— Times Like These
— Rock N Roll Jesus
— Only God Knows Why
— Born Free
—Son of Detroit (Rock’s band only)
— Wastin’ Time (Rock’s band only)
— God Bless Saturday (Rock’s band only)
So anyway, words can’t describe the sights and sounds (and smells) of such an evening nearly as well as I’d like them to, but kudos to Kid Rock for being so generous with his time, congratulations to the DSO for being willing to try new things and successfully raising $1 million, and apologies to Polly Peekaboo who left her silver paisley vest behind and will never see it again.
Please add tonight’s experience to the list of things that only happen to me.
Tonight, when I went to move my laundry from washer to dryer, I received the following note left in my washing machine from a man I ran into twice in the elevators of my building:
While it would be very easy for me to ridicule this based purely on the fact that his email address is firstname.lastname@example.org or mentioning that he was wearing a white turtleneck and brown fleece vest or by pointing out that it’s impossible that I looked nice and friendly because I a) didn’t speak to you and b) pretty much default to Ice Princess, I have to say that I found this extremely creepy.
It’s 11 at night and I’m a single woman who lives alone who needs to go back and forth to the basement by herself three times. How do you think this note made me feel, Elevator Man? Assuming the absolute best, that you found me nice and friendly (unlikely for the reasons listed above), why would you think that leaving a note on top of my machine (that required you to lift everyone else’s, examine the contents, and determine what was mine based on the laundry bag you saw I had in the elevator), would make me want to contact you? My space is private and at 11 on a Thursday night, I’d like to be able to sleep soundly without thinking about stalkers who had private access to my laundry and know where I live.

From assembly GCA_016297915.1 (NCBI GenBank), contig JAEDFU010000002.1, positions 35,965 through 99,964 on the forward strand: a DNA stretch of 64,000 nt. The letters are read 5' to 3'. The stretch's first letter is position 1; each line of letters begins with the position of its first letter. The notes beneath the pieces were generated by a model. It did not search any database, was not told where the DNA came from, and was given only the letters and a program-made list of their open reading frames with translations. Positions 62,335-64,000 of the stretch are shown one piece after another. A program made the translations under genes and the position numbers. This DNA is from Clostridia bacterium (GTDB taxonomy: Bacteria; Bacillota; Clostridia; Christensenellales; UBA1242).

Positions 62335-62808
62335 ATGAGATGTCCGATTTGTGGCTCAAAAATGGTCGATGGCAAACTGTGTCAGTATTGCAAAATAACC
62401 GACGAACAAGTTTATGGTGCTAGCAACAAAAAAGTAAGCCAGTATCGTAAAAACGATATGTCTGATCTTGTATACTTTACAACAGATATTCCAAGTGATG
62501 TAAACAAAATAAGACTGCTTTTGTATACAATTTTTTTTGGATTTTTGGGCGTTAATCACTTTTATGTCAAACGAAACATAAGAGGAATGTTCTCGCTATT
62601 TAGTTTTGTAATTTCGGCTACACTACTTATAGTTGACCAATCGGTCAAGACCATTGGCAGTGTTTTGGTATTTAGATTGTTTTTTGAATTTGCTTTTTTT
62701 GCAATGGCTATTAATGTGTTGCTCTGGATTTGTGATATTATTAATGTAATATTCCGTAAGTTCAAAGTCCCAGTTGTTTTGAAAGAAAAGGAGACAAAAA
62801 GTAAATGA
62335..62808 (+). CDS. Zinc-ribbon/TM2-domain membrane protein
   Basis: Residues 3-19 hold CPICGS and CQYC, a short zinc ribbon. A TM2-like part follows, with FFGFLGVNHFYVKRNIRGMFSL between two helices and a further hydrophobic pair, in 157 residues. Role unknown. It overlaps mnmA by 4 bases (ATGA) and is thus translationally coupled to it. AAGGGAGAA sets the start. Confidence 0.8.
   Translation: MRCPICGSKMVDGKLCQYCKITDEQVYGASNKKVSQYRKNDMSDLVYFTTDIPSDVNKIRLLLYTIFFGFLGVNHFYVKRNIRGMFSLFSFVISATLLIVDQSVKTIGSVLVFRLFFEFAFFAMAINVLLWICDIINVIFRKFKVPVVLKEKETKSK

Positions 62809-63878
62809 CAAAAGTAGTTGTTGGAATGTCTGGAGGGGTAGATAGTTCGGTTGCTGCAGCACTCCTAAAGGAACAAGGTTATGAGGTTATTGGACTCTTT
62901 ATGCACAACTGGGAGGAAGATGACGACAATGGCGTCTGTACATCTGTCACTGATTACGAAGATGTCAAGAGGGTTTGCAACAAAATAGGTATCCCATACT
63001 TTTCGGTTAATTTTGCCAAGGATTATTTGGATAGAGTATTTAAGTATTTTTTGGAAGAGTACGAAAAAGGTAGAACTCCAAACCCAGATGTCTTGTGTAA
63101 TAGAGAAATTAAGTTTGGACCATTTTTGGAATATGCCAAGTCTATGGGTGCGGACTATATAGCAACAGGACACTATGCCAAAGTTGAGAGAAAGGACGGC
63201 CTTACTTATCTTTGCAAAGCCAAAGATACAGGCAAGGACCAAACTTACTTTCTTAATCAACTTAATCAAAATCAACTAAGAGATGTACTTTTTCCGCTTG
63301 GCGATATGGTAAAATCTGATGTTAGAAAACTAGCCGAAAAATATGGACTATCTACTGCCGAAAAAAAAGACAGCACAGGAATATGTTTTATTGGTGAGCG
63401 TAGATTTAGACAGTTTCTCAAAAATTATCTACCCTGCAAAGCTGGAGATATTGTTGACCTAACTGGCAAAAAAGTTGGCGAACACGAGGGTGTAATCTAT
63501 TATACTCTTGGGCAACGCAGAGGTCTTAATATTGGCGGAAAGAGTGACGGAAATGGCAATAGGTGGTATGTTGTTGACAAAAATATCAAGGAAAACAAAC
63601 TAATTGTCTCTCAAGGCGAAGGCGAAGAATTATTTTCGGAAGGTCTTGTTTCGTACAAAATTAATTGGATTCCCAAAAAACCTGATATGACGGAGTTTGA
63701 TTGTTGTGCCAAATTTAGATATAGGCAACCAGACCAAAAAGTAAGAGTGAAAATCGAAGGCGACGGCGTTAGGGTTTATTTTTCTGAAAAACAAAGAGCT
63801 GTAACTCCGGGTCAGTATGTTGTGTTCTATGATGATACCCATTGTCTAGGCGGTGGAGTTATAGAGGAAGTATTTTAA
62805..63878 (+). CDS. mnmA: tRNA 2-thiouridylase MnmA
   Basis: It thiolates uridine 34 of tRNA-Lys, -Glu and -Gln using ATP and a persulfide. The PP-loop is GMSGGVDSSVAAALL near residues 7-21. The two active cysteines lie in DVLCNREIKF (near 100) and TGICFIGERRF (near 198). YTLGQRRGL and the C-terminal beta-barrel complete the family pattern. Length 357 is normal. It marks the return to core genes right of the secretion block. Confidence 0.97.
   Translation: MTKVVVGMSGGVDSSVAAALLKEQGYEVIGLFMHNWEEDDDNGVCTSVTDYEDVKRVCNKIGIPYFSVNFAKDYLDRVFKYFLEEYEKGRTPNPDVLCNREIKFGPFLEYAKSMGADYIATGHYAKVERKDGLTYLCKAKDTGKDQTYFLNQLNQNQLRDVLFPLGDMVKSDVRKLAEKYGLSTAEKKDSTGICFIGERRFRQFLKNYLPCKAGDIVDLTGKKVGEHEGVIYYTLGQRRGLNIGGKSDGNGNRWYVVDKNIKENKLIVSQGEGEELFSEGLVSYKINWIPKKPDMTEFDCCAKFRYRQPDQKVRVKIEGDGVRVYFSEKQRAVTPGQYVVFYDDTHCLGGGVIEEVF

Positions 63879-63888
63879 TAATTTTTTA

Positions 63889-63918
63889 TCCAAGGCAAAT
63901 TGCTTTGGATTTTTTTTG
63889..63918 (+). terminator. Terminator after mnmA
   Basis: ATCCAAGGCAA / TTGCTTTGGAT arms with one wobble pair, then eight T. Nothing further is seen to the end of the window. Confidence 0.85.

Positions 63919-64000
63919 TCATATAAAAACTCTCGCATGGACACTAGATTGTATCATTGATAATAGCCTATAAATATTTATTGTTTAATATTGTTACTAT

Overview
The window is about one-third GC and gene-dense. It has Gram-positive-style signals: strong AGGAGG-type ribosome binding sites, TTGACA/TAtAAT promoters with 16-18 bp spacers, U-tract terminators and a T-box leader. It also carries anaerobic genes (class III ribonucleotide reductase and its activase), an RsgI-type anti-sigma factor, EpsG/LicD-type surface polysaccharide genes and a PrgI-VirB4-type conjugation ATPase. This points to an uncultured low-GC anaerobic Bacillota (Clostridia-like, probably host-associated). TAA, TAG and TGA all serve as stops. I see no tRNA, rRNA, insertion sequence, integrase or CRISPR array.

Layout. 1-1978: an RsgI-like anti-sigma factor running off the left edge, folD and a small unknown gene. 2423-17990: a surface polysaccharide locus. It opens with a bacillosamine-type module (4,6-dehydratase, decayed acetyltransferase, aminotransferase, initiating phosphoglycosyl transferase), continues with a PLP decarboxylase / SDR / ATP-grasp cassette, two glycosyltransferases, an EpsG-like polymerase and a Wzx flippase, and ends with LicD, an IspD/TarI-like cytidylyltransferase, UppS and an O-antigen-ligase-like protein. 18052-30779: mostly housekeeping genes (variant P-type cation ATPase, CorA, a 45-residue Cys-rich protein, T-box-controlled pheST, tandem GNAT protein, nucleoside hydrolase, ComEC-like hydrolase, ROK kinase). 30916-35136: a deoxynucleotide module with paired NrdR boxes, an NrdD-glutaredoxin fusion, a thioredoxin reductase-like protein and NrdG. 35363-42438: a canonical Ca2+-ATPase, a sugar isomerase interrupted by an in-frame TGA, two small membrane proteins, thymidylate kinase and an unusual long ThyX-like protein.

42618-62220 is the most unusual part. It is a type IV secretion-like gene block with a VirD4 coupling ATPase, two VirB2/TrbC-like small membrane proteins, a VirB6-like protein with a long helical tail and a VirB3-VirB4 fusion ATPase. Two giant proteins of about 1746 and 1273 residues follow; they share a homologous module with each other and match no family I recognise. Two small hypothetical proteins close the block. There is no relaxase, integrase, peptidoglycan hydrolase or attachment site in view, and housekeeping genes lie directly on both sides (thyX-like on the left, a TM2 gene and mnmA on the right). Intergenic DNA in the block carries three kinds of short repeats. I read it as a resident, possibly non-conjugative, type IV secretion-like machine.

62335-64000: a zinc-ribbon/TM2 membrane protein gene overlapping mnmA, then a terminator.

Now, I’m sitting in my apartment dreading having to go pick up my laundry because you could be hiding around any corner. So let it be known to future men in elevators who think that leaving women notes on top of their clothing is charming or romantic: you need to be Ryan Gosling hot to pull this move off.
Last week, I checked a major Someday/Maybe item off my to do list (also the sole item in the “Fun” section of my task management system… feel free to judge accordingly): an introductory culinary knife skills class.
I’ve always loved cooking, but these days it’s not a practical hobby: I travel a ton, I live alone, and if I were to spend a weekend home cooking, I wouldn’t be able to consume the food before either it went bad or I got sick of it. Also, my kitchen is an ugly, sad, poorly ventilated room with hideous cabinets and thus, I don’t spend much time there.
Anyway, you should run — not walk — to take a knife skills class (and if in DC, I highly recommend the one at CulinAerie with Susan Watterson as the instructor). Here’s why:
- You are probably not holding your knife correctly. I know this because the last four friends I told this story too (who love to cook) were not holding their knife correctly.
- You are probably not be efficient with motions while chopping or slicing.
- Deboning a chicken will be one of the more satisfying experiences of the week.
- You’ll learn a number of ways to be more efficient with your shopping — both of knives and food.
- You will produce a beautifully cut carrot within the first 20 minutes. Please see mine:
That said, I’m a big fan of optimizing experiences. Here’s what I would keep in mind if you are taking an introductory cooking class on a Saturday morning: